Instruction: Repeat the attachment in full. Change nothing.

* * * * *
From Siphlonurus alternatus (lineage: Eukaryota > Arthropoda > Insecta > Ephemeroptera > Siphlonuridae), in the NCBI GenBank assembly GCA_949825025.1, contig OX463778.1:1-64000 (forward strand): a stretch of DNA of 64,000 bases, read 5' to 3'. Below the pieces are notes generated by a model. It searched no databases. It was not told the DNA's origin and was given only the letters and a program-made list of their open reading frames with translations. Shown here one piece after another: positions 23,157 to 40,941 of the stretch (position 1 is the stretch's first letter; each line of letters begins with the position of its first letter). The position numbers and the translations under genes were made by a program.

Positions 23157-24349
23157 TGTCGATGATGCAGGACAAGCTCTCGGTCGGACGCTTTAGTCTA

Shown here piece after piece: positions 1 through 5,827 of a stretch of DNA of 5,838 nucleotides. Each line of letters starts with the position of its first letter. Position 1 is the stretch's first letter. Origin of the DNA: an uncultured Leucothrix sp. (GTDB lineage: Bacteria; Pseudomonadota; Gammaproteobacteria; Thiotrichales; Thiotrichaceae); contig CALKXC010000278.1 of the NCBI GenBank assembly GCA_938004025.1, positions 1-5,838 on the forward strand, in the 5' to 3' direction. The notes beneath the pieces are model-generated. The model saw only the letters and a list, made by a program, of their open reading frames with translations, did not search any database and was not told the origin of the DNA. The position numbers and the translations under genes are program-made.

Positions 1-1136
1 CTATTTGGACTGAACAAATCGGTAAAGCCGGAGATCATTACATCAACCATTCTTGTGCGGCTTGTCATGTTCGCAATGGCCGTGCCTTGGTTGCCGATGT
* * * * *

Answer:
From Siphlonurus alternatus (lineage: Eukaryota > Arthropoda > Insecta > Ephemeroptera > Siphlonuridae), in the NCBI GenBank assembly GCA_949825025.1, contig OX463778.1:1-64000 (forward strand): a stretch of DNA of 64,000 bases, read 5' to 3'. Below the pieces are notes generated by a model. It searched no databases. It was not told the DNA's origin and was given only the letters and a program-made list of their open reading frames with translations. Shown here one piece after another: positions 23,157 to 40,941 of the stretch (position 1 is the stretch's first letter; each line of letters begins with the position of its first letter). The position numbers and the translations under genes were made by a program.

Positions 23157-24349
23157 TGTCGATGATGCAGGACAAGCTCTCGGTCGGACGCTTTAGTCTA

Shown here piece after piece: positions 1 through 5,827 of a stretch of DNA of 5,838 nucleotides. Each line of letters starts with the position of its first letter. Position 1 is the stretch's first letter. Origin of the DNA: an uncultured Leucothrix sp. (GTDB lineage: Bacteria; Pseudomonadota; Gammaproteobacteria; Thiotrichales; Thiotrichaceae); contig CALKXC010000278.1 of the NCBI GenBank assembly GCA_938004025.1, positions 1-5,838 on the forward strand, in the 5' to 3' direction. The notes beneath the pieces are model-generated. The model saw only the letters and a list, made by a program, of their open reading frames with translations, did not search any database and was not told the origin of the DNA. The position numbers and the translations under genes are program-made.

Positions 1-1136
1 CTATTTGGACTGAACAAATCGGTAAAGCCGGAGATCATTACATCAACCATTCTTGTGCGGCTTGTCATGTTCGCAATGGCCGTGCCTTGGTTGCCGATGT